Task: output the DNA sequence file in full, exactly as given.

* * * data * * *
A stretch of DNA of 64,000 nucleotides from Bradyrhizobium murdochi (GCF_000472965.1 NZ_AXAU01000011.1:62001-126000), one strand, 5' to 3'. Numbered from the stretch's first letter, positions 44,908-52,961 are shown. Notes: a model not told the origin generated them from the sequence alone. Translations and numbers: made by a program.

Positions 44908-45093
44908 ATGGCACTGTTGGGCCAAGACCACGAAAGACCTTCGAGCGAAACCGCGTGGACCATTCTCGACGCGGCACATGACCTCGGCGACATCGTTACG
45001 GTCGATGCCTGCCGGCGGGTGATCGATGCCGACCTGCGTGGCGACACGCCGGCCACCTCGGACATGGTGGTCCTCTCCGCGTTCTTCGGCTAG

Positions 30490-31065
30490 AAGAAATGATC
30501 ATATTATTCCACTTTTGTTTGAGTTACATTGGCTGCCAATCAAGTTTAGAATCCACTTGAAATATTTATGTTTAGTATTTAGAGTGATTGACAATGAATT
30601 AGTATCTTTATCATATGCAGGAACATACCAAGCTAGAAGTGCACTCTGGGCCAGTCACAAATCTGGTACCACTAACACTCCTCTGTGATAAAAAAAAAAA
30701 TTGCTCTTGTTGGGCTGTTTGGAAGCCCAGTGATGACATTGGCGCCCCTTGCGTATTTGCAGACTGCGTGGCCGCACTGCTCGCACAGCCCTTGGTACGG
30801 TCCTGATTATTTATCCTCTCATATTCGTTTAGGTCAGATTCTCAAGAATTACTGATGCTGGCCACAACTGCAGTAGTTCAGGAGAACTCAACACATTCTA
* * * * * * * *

A stretch of DNA of 64,000 nucleotides from Bradyrhizobium murdochi (GCF_000472965.1 NZ_AXAU01000011.1:62001-126000), one strand, 5' to 3'. Numbered from the stretch's first letter, positions 44,908-52,961 are shown. Notes: a model not told the origin generated them from the sequence alone. Translations and numbers: made by a program.

Positions 44908-45093
44908 ATGGCACTGTTGGGCCAAGACCACGAAAGACCTTCGAGCGAAACCGCGTGGACCATTCTCGACGCGGCACATGACCTCGGCGACATCGTTACG
45001 GTCGATGCCTGCCGGCGGGTGATCGATGCCGACCTGCGTGGCGACACGCCGGCCACCTCGGACATGGTGGTCCTCTCCGCGTTCTTCGGCTAG

Positions 30490-31065
30490 AAGAAATGATC
30501 ATATTATTCCACTTTTGTTTGAGTTACATTGGCTGCCAATCAAGTTTAGAATCCACTTGAAATATTTATGTTTAGTATTTAGAGTGATTGACAATGAATT
30601 AGTATCTTTATCATATGCAGGAACATACCAAGCTAGAAGTGCACTCTGGGCCAGTCACAAATCTGGTACCACTAACACTCCTCTGTGATAAAAAAAAAAA
30701 TTGCTCTTGTTGGGCTGTTTGGAAGCCCAGTGATGACATTGGCGCCCCTTGCGTATTTGCAGACTGCGTGGCCGCACTGCTCGCACAGCCCTTGGTACGG
30801 TCCTGATTATTTATCCTCTCATATTCGTTTAGGTCAGATTCTCAAGAATTACTGATGCTGGCCACAACTGCAGTAGTTCAGGAGAACTCAACACATTCTA